Monday, May 26, 2014

Making It Until the End of the Year

In most districts, the countdown to summer vacation has begun.  This is the time of year when student misbehavior tends to peak as they anticipate less severe consequences due to your fatigue.  Here are some tips to maintain student momentum during this time of year.
  • Begin Experimenting: Remember those cool ideas that you saw on someone's blog or learned about at a PD session, but were reluctant to try due to competing instructional priorities?  Now is the perfect time to try those things.  This time of year is less stressful and changing things up a bit will keep the students on their toes.
  • Consider Trying Projects: Project-based learning is a new and upcoming education term. Having students work on engaging projects has several benefits, one of the most important being that they do most of the work.  I've engaged my students in several project-based learning activities during this time of year.  They were so busy learning that they forgot to complain about having to learn in late May and early June.  Here's some more information:  
  • Read Something Fun: Regardless of which subject you teach, you can further engage your students through fun and interesting text selections.  It can be a play, folktale or news story about a gross scientific discovery.  
  • Write Something Fun: If you're not able to find fun and interesting text selections, perhaps you can have your students create some.  Why not send the students home with a class-produced newspaper that highlights all of this year's activities?  Maybe the students can write and perform a play about a historical or scientific event.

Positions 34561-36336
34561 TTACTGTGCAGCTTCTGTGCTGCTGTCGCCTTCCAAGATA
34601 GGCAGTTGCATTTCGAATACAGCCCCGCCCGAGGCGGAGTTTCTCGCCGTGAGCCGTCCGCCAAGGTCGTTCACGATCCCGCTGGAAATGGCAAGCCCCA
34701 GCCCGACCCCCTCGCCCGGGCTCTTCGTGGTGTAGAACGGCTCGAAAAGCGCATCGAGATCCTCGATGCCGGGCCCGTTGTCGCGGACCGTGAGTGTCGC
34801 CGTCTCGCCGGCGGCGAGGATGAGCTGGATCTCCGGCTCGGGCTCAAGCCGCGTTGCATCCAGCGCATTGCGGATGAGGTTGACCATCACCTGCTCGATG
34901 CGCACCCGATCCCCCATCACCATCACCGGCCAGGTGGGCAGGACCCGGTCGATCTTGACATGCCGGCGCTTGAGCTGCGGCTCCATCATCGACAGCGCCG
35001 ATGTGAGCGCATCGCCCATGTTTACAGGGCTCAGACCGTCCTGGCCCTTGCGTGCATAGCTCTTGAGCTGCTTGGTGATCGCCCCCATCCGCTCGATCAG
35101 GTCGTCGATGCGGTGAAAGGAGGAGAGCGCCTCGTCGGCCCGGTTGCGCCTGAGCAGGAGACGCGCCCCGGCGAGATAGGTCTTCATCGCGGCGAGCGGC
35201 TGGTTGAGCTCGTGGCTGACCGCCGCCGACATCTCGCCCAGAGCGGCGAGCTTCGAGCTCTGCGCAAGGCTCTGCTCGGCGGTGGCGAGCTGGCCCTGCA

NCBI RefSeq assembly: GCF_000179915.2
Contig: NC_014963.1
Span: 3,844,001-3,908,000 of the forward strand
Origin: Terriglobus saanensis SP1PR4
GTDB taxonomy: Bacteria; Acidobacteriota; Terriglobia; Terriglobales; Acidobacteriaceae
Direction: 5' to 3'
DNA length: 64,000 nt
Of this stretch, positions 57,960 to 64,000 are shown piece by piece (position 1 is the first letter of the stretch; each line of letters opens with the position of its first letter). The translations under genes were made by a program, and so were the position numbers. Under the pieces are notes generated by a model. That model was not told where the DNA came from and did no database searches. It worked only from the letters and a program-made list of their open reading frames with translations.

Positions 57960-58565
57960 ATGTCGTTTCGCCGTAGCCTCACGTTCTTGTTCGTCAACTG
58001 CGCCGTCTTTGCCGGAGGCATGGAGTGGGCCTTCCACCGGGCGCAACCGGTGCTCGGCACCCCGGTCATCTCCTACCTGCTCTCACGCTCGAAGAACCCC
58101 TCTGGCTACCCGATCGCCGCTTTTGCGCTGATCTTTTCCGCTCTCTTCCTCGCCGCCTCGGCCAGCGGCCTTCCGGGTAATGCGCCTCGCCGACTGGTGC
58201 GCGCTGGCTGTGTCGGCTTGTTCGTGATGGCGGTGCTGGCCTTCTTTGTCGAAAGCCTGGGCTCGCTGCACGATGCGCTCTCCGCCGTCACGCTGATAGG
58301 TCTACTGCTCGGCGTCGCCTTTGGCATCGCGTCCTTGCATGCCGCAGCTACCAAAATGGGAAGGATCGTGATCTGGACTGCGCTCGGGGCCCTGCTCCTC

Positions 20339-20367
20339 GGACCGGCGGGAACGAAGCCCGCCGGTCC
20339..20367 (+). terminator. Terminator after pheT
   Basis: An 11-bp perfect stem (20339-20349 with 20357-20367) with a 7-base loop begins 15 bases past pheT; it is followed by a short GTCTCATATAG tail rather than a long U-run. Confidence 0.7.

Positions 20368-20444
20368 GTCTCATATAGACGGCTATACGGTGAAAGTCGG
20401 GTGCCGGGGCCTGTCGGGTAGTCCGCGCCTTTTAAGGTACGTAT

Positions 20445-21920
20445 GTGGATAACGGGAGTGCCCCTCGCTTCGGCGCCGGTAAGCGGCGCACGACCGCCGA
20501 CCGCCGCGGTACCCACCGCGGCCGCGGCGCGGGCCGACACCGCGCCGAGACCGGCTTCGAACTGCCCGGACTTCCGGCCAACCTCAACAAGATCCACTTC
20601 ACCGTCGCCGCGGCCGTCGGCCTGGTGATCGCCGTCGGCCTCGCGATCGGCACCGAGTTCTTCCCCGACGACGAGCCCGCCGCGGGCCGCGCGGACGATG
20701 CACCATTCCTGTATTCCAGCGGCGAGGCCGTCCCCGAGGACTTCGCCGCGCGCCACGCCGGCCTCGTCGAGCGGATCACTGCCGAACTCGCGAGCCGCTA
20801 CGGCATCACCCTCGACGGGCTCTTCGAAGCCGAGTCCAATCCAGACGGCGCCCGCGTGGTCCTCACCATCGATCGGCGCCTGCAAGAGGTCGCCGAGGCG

• Keep Teaching: My students know that instruction will take place in my room regardless of which date the calendar claims it is.  Avoid the temptation to be that teacher that shows movies all day (out of an academic context) just because it's the end of the year.  
  • Check Your Expectations: Students adjust their behavior to our expectations.  Beginning a class by stating, "Hey, I know you don't want to be here, I don't either, but...." sends the clear message that you do not expect the class to go well.  In return, the students will not give you their best effort or any effort at all. Make sure that you maintain your expectations during this trying time, even if deep down, you're really not feeling it.

                                                 Don't let this be your classroom


  1. I especially like the second to last one....keep teaching. So long as the school doors are open, it is our duty to teach. We usually play board games (of educational value) in ESL class and most kids thank me for not playing a movie. Have a great summer!

  2. I agree with you about the movies. Most years, the students will confess that they are tired of watching movies all day. Enjoy your summer!